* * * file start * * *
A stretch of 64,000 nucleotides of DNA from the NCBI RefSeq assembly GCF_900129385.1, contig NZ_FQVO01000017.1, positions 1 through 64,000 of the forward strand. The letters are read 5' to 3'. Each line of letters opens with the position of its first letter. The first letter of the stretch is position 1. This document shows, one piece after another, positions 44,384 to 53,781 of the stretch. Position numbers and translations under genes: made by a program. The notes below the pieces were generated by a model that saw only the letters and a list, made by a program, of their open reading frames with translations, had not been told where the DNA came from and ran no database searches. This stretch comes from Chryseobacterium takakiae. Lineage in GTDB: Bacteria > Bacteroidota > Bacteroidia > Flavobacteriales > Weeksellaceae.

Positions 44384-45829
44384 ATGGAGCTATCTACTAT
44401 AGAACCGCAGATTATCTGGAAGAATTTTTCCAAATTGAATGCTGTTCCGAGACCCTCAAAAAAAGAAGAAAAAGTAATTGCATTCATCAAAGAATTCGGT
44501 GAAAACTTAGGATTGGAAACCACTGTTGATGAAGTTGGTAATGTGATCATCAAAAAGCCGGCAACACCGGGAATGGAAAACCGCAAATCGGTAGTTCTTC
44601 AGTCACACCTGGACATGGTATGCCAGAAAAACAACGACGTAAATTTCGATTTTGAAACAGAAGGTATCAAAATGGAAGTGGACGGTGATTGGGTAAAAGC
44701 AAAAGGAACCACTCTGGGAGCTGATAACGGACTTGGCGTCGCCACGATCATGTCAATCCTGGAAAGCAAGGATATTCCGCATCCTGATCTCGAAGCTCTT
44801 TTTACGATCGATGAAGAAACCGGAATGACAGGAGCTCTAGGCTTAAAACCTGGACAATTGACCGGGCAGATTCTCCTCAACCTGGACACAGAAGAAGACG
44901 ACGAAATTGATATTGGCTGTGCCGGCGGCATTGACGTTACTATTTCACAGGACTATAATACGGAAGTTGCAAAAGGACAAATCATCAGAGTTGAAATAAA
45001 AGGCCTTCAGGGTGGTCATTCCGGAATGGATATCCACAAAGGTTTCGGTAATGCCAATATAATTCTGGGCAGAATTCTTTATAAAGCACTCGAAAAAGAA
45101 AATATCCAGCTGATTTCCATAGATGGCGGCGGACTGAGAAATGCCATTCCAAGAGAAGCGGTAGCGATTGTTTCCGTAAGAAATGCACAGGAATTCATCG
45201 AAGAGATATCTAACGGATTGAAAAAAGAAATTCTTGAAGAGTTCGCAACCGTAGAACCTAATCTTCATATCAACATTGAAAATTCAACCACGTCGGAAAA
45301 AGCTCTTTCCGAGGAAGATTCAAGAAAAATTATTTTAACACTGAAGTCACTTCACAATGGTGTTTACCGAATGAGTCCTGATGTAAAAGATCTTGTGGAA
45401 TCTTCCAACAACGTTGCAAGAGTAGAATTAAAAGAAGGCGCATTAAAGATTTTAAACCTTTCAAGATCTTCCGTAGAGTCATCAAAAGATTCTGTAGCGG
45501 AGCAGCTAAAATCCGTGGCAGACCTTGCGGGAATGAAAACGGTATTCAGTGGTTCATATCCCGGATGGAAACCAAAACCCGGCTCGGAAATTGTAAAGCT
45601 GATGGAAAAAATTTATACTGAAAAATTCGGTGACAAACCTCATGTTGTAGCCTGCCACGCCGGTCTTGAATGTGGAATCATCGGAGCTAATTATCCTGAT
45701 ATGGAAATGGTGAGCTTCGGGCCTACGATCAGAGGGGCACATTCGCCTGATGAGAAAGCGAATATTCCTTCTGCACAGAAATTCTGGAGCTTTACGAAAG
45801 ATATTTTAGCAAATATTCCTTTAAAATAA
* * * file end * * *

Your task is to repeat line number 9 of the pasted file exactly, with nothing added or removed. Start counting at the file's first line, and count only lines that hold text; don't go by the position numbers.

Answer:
44901 ACGAAATTGATATTGGCTGTGCCGGCGGCATTGACGTTACTATTTCACAGGACTATAATACGGAAGTTGCAAAAGGACAAATCATCAGAGTTGAAATAAA